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The Barrier

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Many men were in debt to the trader at Flambeau, and many counted him as a friend. The latter never reasoned why, except that he had done them favors, and in the North that counts for much. Perhaps they built likewise upon the fact that he was ever the same to all, and that, in days of plenty or in times of famine, his store was open to every man, and all received the same measure. Nor did he raise his prices when the boats were late. They recalled one bleak and blustery autumn when the steamer sank at the Lower Ramparts, taking with her all their winter's food, how he eked out his scanty stock, dealing to each and every one his portion, month by month. They remembered well the bitter winter that followed, when the spectre of famine haunted their cabins, and when for endless periods they cinched their belts, and cursed and went hungry to sleep, accepting, day by day, the rations doled out to them by the grim, gray man at the log store. Some of them had money-belts weighted low with gold washed from the bars at Forty Mile, and there were others who had wandered in from the Koyukuk with the first frosts, foot-sore and dragging, the legs of their skin boots eaten to the ankle, and the taste of dog meat still in their mouths. Broken and dispirited, these had fared as well through that desperate winter as their brothers from up-river, and received pound for pound of musty flour, strip for strip of rusty bacon, lump for lump of precious sugar. Moreover, the price of no single thing had risen throughout the famine.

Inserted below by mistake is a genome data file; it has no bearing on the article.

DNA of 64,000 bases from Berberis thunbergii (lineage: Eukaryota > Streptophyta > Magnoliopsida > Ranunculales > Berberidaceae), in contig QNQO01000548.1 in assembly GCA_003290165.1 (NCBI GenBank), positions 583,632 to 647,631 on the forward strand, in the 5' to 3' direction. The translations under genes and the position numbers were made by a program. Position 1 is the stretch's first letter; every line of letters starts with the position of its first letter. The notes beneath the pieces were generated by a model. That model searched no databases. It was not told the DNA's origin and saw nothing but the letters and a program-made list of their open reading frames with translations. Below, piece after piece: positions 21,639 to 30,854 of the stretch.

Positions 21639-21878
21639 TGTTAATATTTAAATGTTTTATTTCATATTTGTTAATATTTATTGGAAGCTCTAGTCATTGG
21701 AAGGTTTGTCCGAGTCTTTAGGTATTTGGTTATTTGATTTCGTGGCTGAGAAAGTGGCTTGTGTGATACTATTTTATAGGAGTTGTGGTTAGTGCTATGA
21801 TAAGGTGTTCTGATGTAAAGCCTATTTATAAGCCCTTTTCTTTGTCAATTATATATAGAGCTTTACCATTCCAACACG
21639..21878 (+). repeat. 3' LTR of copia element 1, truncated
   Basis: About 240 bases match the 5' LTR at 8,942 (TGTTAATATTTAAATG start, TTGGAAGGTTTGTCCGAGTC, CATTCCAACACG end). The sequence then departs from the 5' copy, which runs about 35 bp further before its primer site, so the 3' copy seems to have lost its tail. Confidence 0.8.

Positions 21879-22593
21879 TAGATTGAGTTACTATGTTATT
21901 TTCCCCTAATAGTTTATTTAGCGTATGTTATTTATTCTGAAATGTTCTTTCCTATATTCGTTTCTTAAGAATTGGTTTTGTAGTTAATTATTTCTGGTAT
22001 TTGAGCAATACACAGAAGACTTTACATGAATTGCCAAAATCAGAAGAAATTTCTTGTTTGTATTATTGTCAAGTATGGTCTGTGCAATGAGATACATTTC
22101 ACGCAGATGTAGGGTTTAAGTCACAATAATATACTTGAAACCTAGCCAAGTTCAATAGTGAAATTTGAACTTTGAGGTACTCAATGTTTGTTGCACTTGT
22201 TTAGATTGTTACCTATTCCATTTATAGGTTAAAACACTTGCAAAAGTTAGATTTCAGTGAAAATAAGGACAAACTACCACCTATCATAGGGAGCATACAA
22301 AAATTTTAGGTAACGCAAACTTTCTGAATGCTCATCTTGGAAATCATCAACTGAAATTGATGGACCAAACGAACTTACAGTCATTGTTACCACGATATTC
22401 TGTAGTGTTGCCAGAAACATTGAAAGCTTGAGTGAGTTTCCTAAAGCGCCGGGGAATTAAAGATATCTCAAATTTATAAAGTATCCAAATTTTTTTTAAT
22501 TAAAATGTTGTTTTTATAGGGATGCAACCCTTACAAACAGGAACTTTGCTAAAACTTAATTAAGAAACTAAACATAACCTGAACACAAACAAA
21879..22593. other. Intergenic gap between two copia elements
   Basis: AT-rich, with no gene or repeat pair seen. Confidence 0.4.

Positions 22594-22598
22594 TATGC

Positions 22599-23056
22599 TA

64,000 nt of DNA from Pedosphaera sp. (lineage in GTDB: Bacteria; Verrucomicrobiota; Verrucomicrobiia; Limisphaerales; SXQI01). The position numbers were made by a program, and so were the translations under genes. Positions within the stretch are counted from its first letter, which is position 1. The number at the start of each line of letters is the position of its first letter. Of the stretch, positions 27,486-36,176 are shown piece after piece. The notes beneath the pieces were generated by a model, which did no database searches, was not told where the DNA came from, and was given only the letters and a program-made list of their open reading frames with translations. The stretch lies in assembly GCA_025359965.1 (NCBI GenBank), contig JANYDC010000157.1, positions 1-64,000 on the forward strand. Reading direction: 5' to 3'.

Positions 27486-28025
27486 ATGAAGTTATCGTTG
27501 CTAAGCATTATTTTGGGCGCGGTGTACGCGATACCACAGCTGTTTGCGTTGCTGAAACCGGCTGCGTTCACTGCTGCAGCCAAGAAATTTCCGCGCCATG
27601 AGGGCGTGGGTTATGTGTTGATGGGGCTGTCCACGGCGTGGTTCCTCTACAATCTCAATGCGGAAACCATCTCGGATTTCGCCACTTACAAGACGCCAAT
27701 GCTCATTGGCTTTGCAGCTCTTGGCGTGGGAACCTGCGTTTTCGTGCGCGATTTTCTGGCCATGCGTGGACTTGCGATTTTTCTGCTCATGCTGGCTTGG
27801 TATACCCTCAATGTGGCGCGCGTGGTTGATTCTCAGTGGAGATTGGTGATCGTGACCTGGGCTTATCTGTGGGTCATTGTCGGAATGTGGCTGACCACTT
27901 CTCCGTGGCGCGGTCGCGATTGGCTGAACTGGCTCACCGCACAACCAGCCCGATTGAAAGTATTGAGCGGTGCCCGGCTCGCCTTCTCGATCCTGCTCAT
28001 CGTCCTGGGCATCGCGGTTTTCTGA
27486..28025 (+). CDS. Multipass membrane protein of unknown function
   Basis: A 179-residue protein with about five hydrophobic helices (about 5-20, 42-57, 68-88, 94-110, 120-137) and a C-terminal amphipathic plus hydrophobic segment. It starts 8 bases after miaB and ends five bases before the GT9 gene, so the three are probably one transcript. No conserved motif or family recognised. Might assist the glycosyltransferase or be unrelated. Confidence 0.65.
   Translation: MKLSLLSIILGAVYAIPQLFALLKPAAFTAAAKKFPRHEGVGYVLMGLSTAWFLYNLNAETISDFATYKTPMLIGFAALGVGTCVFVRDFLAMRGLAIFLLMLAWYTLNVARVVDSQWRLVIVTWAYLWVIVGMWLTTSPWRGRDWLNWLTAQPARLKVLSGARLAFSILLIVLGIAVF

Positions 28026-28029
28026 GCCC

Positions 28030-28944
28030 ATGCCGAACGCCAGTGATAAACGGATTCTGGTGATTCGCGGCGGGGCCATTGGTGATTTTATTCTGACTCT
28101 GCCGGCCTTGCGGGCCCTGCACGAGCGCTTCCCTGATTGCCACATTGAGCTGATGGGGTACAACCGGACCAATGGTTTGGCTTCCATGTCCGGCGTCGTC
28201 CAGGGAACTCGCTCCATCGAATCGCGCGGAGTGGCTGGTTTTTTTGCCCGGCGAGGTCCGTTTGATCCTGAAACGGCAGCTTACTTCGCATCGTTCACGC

Some of them, to this day, owed bills at Old Man Gale's, of which they dared not think; but every fall and every spring they came again and told of their disappointment, and every time they fared back into the hills bearing another outfit, for which he rendered no account, not even when the debts grew year by year, not even to "No Creek" Lee, the most unlucky of them all, who said that a curse lay on him so that when a pay-streak heard him coming it got up and moved away and hid itself.

There were some who had purposely shirked a reckoning, in years past, but these were few, and their finish had been of a nature to discourage a similar practice on the part of others, and of a nature, moreover, to lead good men to care for the trader and for his methods. He mixed in no man's business, he took and paid his dues unfalteringly. He spoke in a level voice, and he smiled but rarely. He gazed at a stranger once and weighed him carefully, thereafter his eyes sought the distances again, as if in search of some visitor whom he knew or hoped or feared would come. Therefore, men judged he had lived as strong men live, and were glad to call him friend.

This day he stood in the door of his post staring up the sun-lit river, absorbing the warmth of the Arctic afternoon. The Yukon swept down around the great bend beneath the high, cut banks and past the little town, disappearing behind the wooded point below, which masked the up-coming steamers till one heard the sighing labor of their stacks before he saw their smoke....